Papers of John Adams, volume 11

To the President of Congress

To the President of Congress

To the President of Congress, 4 August 1781 JA President of Congress McKean, Thomas To the President of Congress, 4 August 1781 Adams, John President of Congress McKean, Thomas
To the President of Congress
Sir Amsterdam August 4. 1781

I should Scarcely be credited, if I were to describe the present State of this Country. There is more Animosity against one another, than against the common Ennemy. They can agree upon nothing. Neither upon War, nor Peace: neither upon acknowledging the Independency of America, nor upon denying it. Hopes of a general Peace, which flatter all Parties, are continually kept up by Tales and Artifices, which are too gross to impose upon any Man who has the free Use of his Reason. There is yet as much fear of provoking England, as if she was their Freind, or their Protector.

The naval force of England, is held in check, by her other Ennemies in Such a manner, that the Ships of the Republick, would be able to do a great deal, if they were employed: but they do nothing: and there is as little done, by Individuals in Privateering, as by the national Marine.


They however, or Somebody for them do their full Share with the other Powers of War in writing Paragraphs in the Gazettes, in which their Forces and Efforts are exagerated.

It will be three or four Years, according to every present Appearance before this nation will get warm enough to do any Thing, and therefore Americans, I think have no ground at all to expect any Kind of Assistance or Encouragement from hence. The Dutch Officers would fight, if they had opportunity: and the English are not without Apprehensions from them, So that probably they will think themselves obliged to keep more of their Forces at home, than they would if the Dutch were not in the War. This is all the Advantage, that We shall derive.

I have taken some Pains to discover the true Motives and Causes of that Aversion, which prevails, against acknowledging American Independence,—to consider it, in the Strongest Light, even as the English themselves consider it, it is but an Hostility against an open Ennemy. The English themselves are laughing at them for their Blindness and Timidity, in not doing it. The immediate Advantages from it, in Trade, War, and Policy are obvious: The Disadvantages, no Man can see , but a Dutchman.

I never could get any other Answer to my Questions Why dont you acknowledge America? What Reasons have you against it? What are you afraid of? What harm could it do you? than this. We are Small and weak. We have no desire to do a brillant Action. We ought to avoid coming to Extremities with England, as long as possible. We ought not to provoke England. England must See, and know that she can never prevail in America, and therefore, if We were to provoke her, She will withdraw her Fleets and Armies from thence, fall upon this Republick and tear it to Pieces. This is So weak, that it is impossible, they should be in Earnest. There must be Some other View. None of them will avow it: but I take the Secret to be, they think they may be brought low by the English, and in such Case they might be able to purchase Peace by the Sacrifice of America. In this they are deceived again: but if they were not, there is a baseness of Soul in it that would disgrace Shylock the Jew. Thanks be to God it is neither not in the their Power of Jews or Dutchmen to Sacrifice America.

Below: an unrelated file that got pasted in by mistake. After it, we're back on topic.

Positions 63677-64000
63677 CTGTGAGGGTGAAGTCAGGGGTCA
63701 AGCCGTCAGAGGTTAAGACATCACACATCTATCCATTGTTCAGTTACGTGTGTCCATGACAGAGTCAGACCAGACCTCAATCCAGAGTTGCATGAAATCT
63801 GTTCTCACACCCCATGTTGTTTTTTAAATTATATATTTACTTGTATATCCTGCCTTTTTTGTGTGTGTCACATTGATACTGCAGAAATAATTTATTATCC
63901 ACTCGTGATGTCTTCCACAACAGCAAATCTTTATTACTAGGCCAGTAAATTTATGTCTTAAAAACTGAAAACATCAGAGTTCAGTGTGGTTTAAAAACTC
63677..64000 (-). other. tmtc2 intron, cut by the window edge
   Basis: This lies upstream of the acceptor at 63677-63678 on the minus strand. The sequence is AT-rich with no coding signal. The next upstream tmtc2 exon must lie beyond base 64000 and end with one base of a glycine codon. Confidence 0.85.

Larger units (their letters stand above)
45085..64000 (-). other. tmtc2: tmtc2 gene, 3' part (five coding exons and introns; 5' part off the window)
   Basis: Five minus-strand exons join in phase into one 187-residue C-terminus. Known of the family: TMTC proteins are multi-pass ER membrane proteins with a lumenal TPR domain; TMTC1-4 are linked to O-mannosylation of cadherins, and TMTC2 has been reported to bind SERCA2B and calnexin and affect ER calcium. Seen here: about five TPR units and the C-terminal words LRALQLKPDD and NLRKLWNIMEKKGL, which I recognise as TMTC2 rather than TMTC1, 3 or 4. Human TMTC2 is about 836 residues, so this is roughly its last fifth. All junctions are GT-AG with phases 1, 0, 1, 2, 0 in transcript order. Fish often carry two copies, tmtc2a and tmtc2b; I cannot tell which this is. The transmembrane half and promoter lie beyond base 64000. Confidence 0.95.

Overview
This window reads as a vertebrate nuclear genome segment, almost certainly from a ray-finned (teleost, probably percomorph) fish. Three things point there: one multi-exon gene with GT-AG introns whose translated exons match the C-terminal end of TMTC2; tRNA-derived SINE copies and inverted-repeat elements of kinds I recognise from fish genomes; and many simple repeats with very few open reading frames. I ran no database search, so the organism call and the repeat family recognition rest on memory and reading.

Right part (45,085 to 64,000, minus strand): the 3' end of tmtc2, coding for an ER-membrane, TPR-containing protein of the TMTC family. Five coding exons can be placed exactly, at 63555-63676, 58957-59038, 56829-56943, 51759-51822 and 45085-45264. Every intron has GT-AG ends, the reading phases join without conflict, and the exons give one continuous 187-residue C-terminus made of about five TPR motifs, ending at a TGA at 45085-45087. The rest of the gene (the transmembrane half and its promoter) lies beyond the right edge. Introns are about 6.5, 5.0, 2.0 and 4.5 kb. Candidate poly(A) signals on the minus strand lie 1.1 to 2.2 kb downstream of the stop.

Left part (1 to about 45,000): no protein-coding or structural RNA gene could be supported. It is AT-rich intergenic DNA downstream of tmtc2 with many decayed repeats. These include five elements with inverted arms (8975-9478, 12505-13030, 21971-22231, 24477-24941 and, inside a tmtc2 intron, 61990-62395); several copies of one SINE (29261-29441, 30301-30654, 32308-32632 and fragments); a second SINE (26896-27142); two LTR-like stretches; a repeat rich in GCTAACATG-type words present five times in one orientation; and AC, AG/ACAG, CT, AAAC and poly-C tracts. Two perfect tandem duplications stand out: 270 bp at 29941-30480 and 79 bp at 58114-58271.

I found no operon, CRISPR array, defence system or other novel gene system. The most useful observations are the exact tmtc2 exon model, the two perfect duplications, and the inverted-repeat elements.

In Short the Nation has no Confidence left in its own Wisdom, Courage, Virtue or Power. It has no Esteem nor Passion, nor desire for either. It loves and Seeks Wealth and that alone. The depravation of the human heart, is more Striking and Shocking in this nation 440than it is, in France, or even England, because there is preserved more of an external show of Regularity, Morals and Religion which adds the odium of Hypocrisy, to that of Profligacy, and Corruption. Before I came to this Country I hoped it was not so bad as Some others: but I have learned enough to convince me, that although external Appearances differ somewhat, the Corruption of the Heart, and the debasement of the Understanding is very nearly equal in all the nations of Europe, and therefore that America can never be too much upon her Guard against them all.

I have the Honour to be

LbC (Adams Papers); notation: “not Sent.”